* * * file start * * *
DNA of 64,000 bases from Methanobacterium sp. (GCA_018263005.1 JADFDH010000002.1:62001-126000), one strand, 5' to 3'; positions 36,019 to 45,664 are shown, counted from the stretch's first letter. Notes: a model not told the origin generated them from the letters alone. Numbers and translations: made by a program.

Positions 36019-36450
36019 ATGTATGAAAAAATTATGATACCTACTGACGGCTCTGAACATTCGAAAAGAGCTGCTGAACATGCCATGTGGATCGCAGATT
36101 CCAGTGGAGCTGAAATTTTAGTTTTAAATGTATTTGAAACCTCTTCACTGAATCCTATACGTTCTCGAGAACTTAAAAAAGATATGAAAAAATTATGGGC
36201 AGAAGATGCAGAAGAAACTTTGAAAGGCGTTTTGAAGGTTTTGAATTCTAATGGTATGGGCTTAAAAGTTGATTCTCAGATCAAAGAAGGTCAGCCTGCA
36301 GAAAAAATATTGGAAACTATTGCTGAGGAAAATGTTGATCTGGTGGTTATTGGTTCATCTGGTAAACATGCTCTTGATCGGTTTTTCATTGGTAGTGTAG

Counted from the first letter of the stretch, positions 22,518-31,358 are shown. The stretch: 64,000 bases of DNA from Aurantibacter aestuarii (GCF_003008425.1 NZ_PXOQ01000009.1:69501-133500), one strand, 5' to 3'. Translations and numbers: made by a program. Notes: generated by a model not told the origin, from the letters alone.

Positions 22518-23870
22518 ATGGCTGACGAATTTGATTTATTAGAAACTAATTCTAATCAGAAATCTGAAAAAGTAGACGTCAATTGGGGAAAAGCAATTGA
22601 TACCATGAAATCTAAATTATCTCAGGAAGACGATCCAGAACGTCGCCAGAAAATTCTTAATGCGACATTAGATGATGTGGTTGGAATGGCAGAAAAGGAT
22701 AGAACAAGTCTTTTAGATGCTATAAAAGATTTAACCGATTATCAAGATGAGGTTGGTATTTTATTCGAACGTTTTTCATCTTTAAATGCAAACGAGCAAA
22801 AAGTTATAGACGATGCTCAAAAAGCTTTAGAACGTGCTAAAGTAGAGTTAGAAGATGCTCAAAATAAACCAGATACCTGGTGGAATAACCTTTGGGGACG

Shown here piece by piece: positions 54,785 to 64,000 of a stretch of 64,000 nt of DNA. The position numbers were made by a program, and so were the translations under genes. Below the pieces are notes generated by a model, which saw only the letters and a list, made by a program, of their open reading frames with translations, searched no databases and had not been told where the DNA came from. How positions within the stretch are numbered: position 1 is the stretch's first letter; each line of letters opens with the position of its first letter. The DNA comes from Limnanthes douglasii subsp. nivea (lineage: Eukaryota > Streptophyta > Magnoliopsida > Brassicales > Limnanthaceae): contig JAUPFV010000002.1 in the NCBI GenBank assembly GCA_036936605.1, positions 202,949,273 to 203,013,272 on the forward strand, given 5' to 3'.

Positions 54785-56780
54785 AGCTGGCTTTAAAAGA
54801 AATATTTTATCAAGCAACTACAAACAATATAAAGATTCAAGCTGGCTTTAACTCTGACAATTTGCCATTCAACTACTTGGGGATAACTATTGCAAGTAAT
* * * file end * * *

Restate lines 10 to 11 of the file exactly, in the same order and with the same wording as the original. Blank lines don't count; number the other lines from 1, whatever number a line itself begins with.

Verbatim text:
22601 TACCATGAAATCTAAATTATCTCAGGAAGACGATCCAGAACGTCGCCAGAAAATTCTTAATGCGACATTAGATGATGTGGTTGGAATGGCAGAAAAGGAT
22701 AGAACAAGTCTTTTAGATGCTATAAAAGATTTAACCGATTATCAAGATGAGGTTGGTATTTTATTCGAACGTTTTTCATCTTTAAATGCAAACGAGCAAA